Receiver members (Rn-R(n-6) as shown in FIG. 4) are delivered from a paper supply unit (not shown) and transported through the printing modules M1-M5. The receiver members are adhered (e.g., preferably electrostatically via coupled corona tack-down chargers 324, 325) to an endless transport web 301 entrained and driven about rollers 302, 303. Each of the printing modules M1-M5 similarly includes a photoconductive imaging roller, an intermediate transfer member roller, and a transfer backup roller. Thus in printing module M1, a first color toner separation image can be created on the photoconductive imaging roller PC1 (311), transferred to intermediate transfer member roller ITM1 (312), and transferred again to a receiver member moving through a transfer station, which transfer station includes ITM1 forming a pressure nip with a transfer backup roller TR1 (313). Similarly, printing modules M2, M3, M4, and M5 include, respectively: PC2, ITM2, TR2 (321, 322, 323); PC3, ITM3, TR3 (331, 332, 333); PC4, ITM4, TR4 (341, 342, 343); and PC5, ITM5, TR5 (351, 352, 353). A receiver member, Rn, arriving from the supply, is shown passing over roller 302 for subsequent entry into the transfer station of the first printing module, M1, in which the preceding receiver member R(n-1) is shown. Similarly, receiver members R(n-2), R(n-3), R(n-4), and R(n-5) are shown moving respectively through the transfer stations of printing modules M2, M3, M4, and M5. An unfused image formed on receiver member R(n-6) is moving as shown towards a fuser of any well known construction, such as the fuser assembly 360 (shown in FIG. 3).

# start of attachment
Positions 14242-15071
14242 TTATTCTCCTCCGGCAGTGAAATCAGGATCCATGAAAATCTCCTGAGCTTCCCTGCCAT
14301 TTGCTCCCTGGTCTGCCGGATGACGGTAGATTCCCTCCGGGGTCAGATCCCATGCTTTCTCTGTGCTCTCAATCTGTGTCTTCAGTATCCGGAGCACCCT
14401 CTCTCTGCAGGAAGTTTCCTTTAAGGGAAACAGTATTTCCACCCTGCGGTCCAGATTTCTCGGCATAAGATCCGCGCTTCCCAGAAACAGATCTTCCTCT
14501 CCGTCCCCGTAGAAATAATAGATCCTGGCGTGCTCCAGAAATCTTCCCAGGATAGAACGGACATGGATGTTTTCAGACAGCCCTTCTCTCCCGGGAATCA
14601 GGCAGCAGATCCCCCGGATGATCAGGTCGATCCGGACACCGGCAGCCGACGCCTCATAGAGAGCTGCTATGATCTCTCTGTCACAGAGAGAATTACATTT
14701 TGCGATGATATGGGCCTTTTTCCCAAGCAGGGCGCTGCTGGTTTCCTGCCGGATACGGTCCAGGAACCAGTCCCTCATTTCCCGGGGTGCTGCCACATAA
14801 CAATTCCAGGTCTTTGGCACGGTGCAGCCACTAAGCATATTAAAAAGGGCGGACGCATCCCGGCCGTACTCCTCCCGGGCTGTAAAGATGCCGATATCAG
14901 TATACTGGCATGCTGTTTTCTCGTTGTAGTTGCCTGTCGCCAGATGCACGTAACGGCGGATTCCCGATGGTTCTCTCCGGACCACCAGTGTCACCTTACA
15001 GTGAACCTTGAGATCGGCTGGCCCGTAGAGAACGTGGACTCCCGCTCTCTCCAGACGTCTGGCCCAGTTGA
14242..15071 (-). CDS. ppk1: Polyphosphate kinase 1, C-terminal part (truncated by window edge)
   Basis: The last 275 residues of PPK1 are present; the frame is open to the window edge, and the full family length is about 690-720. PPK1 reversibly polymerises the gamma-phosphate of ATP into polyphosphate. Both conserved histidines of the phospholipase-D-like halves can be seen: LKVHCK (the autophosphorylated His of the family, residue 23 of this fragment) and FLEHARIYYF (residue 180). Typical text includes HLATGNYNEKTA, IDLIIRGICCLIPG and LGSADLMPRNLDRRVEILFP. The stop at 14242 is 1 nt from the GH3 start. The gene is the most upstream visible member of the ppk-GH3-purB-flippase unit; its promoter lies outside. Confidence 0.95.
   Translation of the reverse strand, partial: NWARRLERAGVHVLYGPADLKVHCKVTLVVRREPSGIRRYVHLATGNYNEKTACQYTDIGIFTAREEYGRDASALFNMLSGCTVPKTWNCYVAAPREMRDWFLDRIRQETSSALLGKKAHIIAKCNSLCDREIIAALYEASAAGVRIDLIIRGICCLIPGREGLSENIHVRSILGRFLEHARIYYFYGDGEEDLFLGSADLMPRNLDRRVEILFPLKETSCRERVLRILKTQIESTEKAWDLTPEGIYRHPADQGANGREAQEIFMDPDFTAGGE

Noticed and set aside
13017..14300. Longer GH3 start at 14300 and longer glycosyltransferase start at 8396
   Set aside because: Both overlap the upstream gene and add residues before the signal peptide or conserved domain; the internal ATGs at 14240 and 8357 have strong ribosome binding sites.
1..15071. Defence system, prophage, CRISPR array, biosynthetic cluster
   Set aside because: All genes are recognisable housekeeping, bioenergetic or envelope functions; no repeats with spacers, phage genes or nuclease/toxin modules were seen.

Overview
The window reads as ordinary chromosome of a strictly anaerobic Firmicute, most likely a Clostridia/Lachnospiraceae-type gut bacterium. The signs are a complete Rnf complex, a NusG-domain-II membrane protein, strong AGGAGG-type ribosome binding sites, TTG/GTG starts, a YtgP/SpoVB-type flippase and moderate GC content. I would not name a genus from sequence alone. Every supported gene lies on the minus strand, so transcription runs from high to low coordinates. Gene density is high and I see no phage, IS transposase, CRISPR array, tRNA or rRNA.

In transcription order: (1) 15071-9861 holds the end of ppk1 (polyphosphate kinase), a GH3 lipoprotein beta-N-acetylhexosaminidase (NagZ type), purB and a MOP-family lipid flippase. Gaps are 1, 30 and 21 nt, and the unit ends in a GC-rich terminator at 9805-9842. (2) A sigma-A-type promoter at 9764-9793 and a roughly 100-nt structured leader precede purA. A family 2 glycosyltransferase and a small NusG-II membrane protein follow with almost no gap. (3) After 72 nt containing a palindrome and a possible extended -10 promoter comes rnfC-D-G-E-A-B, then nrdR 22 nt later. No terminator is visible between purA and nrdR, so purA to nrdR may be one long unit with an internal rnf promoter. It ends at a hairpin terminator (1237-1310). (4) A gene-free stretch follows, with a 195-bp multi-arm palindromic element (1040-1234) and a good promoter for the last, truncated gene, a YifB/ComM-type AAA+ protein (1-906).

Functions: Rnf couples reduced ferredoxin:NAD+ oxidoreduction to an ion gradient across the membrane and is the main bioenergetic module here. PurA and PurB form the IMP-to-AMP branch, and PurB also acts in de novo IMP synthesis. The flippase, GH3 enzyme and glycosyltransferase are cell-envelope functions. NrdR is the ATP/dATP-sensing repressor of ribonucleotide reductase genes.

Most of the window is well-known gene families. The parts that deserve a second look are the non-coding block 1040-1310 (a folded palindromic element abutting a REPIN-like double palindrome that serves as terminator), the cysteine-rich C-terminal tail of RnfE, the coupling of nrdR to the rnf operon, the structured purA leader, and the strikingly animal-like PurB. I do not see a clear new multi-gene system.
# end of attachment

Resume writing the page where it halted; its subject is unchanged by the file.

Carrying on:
A power supply unit 305 provides individual transfer currents to the transfer backup rollers TR1, TR2, TR3, TR4, and TR5 respectively. A logic and control unit 430 (FIG. 3) includes one or more computers and in response to signals from various sensors associated with the electrophotographic printer apparatus 300 provides timing and control signals to the respective components to provide control of the various components and process control parameters of the apparatus in accordance with well understood and known employments. A cleaning station 301 a for transport web 301 is also typically provided to allow continued reuse thereof.